Is Hetzner still sending paper contract over the post even over a single instance of a virtual server?


The new hcloud is actually fairly impressive. They are considering their go client and they terraform provider as an integral part of their product and had them out on day 1. And it looks like they are taking a pretty fast incremental approach based on customer feedback, with new features every couple of months.

Sure, we can go on how the big cloud providers have all of this and it's small steps, but it's pretty exciting to see a german hoster go into this direction.


They haven't done this in years (source: ordered a virtual server in 2015), and Hetzner Cloud (introduced in 2018) has immediate provisioning and hourly billing.


Nope.


Plenty of organisations store encrypted personal information in S3 buckets. I'm failing to see an issue here.


That maybe, possibly, there is a non 0 percent chance that maybe Amazon are using the data to help their facial recognition system (doesn’t the AWS Contract forbid Amazon using customers data this way with out explicit permission? It’s been a while since I’ve read the whole terms for AWS. Just to clear what I mean is Amazon automatically just processing everything ever uploaded to anything on AWS for their own benefit without the permission of the AWS Customer or the permission of the person who is “in the data”).

But then again their is an non 0 chance that Amazon are not recording everything we say via their echos so they can simulate our voices and ring up all the local shops and tell the owners to go fuck themselves so we have to use amazon for everything...

Either that or the implication is that because the police are using S3 to store bodycam footage, they MUST be using their facial recognition system too.

Edit: Jesus fucking Christ HN, it’s a bloody joke, I thought the part where Amazon are calling owners of local shops would of given that away. Guess I’ll have to be more explicit :-P I’m mocking the article because they state that their is privacy implications because they use AWS. Well their are privacy implications if you use any vendor or even if you self host.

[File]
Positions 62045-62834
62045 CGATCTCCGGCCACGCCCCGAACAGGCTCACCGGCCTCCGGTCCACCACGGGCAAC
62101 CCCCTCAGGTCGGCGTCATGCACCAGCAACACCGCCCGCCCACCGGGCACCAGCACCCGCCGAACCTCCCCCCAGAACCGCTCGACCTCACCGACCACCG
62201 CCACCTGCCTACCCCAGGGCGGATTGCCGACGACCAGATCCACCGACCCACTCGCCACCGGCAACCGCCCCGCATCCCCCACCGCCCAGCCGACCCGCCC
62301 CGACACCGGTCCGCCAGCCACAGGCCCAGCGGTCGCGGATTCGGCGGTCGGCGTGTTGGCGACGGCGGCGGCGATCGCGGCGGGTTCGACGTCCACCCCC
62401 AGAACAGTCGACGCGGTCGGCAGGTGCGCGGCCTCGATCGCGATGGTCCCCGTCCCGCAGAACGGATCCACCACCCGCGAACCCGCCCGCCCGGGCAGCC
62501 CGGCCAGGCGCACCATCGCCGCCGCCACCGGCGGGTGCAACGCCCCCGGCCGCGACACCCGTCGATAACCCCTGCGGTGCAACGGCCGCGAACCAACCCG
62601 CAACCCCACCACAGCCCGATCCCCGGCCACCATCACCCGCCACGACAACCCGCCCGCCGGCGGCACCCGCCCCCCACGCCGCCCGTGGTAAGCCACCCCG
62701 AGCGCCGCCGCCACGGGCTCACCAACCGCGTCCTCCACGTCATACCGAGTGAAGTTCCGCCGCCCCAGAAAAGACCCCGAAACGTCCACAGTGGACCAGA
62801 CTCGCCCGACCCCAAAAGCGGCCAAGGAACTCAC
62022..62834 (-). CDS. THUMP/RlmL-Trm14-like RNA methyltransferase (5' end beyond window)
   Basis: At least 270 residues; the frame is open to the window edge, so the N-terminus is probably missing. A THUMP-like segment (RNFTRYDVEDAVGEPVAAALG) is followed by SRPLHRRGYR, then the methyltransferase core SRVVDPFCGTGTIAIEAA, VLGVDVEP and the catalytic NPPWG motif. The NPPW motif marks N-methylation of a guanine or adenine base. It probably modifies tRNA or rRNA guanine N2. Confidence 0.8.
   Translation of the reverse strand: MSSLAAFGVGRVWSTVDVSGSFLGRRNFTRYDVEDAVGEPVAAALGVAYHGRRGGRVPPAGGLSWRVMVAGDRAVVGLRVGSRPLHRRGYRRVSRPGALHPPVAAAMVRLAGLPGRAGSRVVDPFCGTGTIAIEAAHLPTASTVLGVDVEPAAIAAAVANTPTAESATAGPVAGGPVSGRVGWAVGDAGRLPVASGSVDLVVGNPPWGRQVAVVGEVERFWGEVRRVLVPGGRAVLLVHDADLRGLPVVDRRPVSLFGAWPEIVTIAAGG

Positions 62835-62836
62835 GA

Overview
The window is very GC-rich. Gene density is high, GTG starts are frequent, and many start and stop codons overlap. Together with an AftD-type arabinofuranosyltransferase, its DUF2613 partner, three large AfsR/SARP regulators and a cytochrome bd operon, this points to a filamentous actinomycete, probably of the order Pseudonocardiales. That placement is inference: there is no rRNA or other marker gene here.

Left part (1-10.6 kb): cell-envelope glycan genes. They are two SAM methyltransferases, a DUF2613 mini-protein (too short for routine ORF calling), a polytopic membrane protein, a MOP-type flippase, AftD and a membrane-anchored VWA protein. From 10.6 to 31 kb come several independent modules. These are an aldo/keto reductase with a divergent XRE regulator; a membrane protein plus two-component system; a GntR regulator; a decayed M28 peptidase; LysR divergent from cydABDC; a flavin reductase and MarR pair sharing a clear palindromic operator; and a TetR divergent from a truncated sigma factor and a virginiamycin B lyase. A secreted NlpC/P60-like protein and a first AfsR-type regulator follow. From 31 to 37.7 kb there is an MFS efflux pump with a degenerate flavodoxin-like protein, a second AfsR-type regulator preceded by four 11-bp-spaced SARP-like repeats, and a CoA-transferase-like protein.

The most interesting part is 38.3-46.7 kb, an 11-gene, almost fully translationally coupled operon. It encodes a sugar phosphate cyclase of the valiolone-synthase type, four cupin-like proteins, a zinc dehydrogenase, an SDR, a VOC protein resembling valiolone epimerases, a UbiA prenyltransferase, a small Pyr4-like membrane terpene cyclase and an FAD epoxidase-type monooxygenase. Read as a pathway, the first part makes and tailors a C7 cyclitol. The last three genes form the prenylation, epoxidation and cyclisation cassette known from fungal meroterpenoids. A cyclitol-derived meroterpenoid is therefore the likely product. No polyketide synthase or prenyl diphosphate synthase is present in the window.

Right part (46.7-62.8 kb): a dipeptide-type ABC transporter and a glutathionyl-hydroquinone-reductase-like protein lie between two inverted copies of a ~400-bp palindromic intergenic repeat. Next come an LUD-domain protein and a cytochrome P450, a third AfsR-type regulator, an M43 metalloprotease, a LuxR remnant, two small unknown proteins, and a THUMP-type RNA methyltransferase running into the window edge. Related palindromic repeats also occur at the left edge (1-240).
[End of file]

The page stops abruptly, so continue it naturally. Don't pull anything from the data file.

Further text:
Being more explicit won’t help; being less sarcastic will. “That maybe, possibly, ...” is one example of where your otherwise interesting argument is weakened unnecessarily.


Ok after a bit digging:

- German police signed a service agreement (probably with Motorola) as the model of bodycam is Motorola Si500. [0][1]

- Motorola is one of the service providers working with Amazon. [2]

"Motorola offers a digital evidence management solution that simplifies the way your agency captures, stores, and manages multi-media content. The solution includes the Si Series Video Speaker Microphone that combines voice communications, body-worn video, still images, voice recording and emergency alerting into one compact, easy-to-use device. Integrated with Motorola’s secure cloud-based CommandCentral Vault digital evidence management software, this solution is streamlining technology and reducing costs for law enforcement everywhere."

- They have some short nice video about their security [3]

- Basically it is totally cloud solution, although it has client side encryption, if you think Amazon can be compromised, rest of security falls apart too.

[0] https://www.weser-kurier.de/deutschland-welt/deutschland-wel...

[1] https://www.motorolasolutions.com/en_us/products/police-came...

[2] https://aws.amazon.com/blogs/publicsector/the-future-of-poli...

[3] https://www.youtube.com/watch?v=3m9dlR6JCvI


> Federal Police are using a cloud service from Amazon to store videos because the internet company is the only one in Germany with a certificate from the Federal Office for Information Security.

> "At the moment there is no state infrastructure available that meets the demand," the Federal Police said.

TL;DR: Government department uses an approved vendor, news at 11.


This might be due to my limited experience in Germany but this seems to be the norm. Competition is not that fierce and customers have few or no options. I don't know if it's due to rigid regulations or business owners know customers don't have many options.


I think what's much more interesting is that the only approved vendor is Amazon.


I see nothing strange in it. German businesses consider „cloud” and internet in general as dumb and obsolete cost inducing topic. I can totally imagine no local provider being able to comply.


It’s possible to bring your own encryption to AWS. You can put an HSM you control on your own infrastructure and keep your keys there. As a step further you can encrypt before sending any data there in the first place, though you’re then operating more critical systems yourself, of course.


Note to mod (if this is an appropriate way to contact them): I would suggest changing the link to the non-mobile version - https://www.dw.com/en/german-police-storing-bodycam-footage-...

The mobile version is very difficult to read on my desktop browser.


I guess it would just make it difficult for mobile browsers? Unless they automatically switch to mobile mode from the desktop website.


They do automatically switch, at least for me (Firefox on Android).